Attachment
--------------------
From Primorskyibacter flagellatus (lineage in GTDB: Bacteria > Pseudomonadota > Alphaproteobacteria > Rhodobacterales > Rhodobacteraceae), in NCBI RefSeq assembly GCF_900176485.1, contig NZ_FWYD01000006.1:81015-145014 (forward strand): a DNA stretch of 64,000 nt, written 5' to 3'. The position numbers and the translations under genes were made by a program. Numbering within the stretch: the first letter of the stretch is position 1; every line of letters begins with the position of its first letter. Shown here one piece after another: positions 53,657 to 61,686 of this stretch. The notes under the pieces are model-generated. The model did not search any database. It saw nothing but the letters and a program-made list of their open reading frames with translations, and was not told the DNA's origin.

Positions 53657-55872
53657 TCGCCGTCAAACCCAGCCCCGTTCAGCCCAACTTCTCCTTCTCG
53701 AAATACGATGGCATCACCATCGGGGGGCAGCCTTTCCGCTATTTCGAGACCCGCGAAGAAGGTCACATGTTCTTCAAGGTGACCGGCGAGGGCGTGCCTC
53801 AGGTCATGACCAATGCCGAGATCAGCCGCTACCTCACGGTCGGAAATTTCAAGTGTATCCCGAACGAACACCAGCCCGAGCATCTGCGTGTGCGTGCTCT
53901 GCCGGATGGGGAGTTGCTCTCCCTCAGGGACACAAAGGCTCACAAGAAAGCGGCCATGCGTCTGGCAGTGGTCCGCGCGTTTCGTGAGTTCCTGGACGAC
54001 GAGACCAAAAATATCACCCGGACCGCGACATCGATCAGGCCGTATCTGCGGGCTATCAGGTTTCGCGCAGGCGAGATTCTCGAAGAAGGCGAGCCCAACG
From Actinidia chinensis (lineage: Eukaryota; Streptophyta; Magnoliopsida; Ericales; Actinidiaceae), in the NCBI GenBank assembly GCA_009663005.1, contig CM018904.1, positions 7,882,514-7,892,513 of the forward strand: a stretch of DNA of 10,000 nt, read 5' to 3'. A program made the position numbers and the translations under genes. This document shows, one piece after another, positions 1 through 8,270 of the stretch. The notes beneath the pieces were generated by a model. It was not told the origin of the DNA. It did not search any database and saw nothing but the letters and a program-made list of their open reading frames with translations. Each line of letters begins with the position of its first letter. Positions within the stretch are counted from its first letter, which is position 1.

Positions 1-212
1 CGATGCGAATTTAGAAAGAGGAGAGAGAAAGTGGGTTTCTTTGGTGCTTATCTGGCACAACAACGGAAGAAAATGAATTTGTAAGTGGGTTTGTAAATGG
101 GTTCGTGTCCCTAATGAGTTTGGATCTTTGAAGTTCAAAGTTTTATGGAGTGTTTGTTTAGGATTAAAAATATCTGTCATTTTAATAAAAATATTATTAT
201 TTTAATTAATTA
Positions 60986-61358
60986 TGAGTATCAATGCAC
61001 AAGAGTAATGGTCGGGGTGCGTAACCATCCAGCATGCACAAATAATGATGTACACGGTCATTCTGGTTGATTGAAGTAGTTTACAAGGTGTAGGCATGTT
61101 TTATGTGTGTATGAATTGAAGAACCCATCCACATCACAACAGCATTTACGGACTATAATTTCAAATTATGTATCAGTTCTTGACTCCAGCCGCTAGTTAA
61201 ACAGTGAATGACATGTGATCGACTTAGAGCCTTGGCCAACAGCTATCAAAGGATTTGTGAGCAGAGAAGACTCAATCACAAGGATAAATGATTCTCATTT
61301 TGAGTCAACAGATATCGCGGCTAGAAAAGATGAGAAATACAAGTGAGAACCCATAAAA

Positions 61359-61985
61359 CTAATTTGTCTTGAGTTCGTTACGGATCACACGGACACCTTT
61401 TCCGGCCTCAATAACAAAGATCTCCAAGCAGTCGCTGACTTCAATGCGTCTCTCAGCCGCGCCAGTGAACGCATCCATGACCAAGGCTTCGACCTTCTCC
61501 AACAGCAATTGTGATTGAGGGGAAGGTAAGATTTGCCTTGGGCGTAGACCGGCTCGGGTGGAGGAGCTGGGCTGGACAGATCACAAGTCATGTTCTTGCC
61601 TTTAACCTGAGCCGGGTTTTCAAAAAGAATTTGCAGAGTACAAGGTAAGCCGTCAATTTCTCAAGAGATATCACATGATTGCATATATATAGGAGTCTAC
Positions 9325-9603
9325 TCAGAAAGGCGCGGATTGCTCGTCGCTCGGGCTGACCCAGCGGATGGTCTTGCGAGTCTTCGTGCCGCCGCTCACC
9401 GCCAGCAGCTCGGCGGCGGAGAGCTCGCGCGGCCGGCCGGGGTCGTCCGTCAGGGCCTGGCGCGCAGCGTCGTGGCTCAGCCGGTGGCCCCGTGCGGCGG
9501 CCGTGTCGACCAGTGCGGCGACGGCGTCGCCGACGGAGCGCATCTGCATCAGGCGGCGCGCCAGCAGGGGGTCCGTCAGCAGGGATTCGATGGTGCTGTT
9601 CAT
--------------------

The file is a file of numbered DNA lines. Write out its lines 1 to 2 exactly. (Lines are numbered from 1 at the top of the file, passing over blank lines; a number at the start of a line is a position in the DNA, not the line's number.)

From Primorskyibacter flagellatus (lineage in GTDB: Bacteria > Pseudomonadota > Alphaproteobacteria > Rhodobacterales > Rhodobacteraceae), in NCBI RefSeq assembly GCF_900176485.1, contig NZ_FWYD01000006.1:81015-145014 (forward strand): a DNA stretch of 64,000 nt, written 5' to 3'. The position numbers and the translations under genes were made by a program. Numbering within the stretch: the first letter of the stretch is position 1; every line of letters begins with the position of its first letter. Shown here one piece after another: positions 53,657 to 61,686 of this stretch. The notes under the pieces are model-generated. The model did not search any database. It saw nothing but the letters and a program-made list of their open reading frames with translations, and was not told the DNA's origin.

Positions 53657-55872